Ty Lawson. The enigmatic Ty Lawson. With Ty Lawson you get a guy who is going to give you 15-3-10 every season. With Ty Lawson you get a guy who you can’t depend on to make the correct decisions off the court. As a general manager, it’s the ultimate conundrum. Rocket’s GM Daryl Morey has sided with the former in this argument. Morey acquired Lawson last week in a deal that sent many key role players from last year’s 56 win team, and an always-coveted 1st Round Pick, to Denver for the star point guard. At first glance, it seems like Dork Elvis jipped yet another team in his quest to build the world’s most dominant team. A combination Joey Dorsey, Nick Johnson, Kostas Papanikolaou, Pablo Prigioni & the aforementioned 1st round pick doesn’t even hold a candle to the value of Lawson. Lawson is, off-court issues notwithstanding, a franchise point guard with a relatively inexpensive contract. Lawson signed a 4 year, $48 million deal with the Nuggets prior to the 2013-14 season, a boon now considering what other elite players at his position are making. But the reason why Lawson was available to the highest (only?) bidder is the off-court issues. Lawson was arrested twice this year for DUI, a major red flag for any competent business. That certainly raises red flags in terms of Lawson’s maturity and dependability. Did Houston potentially give up too much for a troubled player? Did Denver not get enough for its franchise player?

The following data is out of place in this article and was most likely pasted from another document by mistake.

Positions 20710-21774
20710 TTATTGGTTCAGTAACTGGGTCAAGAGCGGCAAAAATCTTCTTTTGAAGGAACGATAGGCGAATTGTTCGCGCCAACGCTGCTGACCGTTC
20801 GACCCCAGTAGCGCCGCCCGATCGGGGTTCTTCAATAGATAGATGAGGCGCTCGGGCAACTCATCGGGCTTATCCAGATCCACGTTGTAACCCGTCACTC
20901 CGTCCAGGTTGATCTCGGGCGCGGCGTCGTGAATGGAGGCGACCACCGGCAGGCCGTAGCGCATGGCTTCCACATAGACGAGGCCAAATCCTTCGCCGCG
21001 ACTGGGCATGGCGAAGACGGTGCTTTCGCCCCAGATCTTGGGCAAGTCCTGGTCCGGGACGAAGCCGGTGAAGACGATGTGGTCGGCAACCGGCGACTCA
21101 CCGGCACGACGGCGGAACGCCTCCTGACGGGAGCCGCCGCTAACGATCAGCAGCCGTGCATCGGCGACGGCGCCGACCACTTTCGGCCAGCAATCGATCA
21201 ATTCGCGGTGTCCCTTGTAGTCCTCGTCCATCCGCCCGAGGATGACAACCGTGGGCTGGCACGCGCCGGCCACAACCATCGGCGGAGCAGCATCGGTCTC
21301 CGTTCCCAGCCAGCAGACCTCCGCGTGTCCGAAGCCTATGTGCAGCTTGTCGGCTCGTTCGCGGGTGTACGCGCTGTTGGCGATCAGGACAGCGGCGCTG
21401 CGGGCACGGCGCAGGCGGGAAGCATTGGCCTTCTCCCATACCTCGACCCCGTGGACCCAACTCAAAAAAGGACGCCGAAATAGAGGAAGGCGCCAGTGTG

For starters, lets break down who Lawson is as a player. Lawson is a player more on the smaller side, standing 5’11. It’s a testament to his ability that he was still a first rounder in spite of his height, as NBA teams tend to stray from players under 6 feet. Lawson has also been described as a jack-of-all-trades, master of none type. Lawson is at his best when he’s isolated on a defender, as his top-notch speed is often too much to handle for most point guards. Lawson is a very effective 3 point shooter, and when he does beat his man off dribble he is more than able to pull up from mid-range and knock down the jumper. And, despite his height, he’s adept at finishing inside. And as evidenced by his assist total, he’s also a solid passer. But Lawson doesn’t do any of these things at a truly elite level. Lawson is a career 36% 3-point shooter, an average number compared to other players at his position. And while his assist numbers were at a career high this past season, his scoring output took a slight hit. Lawson proved this season that his role would be better suited as a Robin compared to that of a Batman. Now in Houston, Lawson may now just be an Alfred Pennyworth.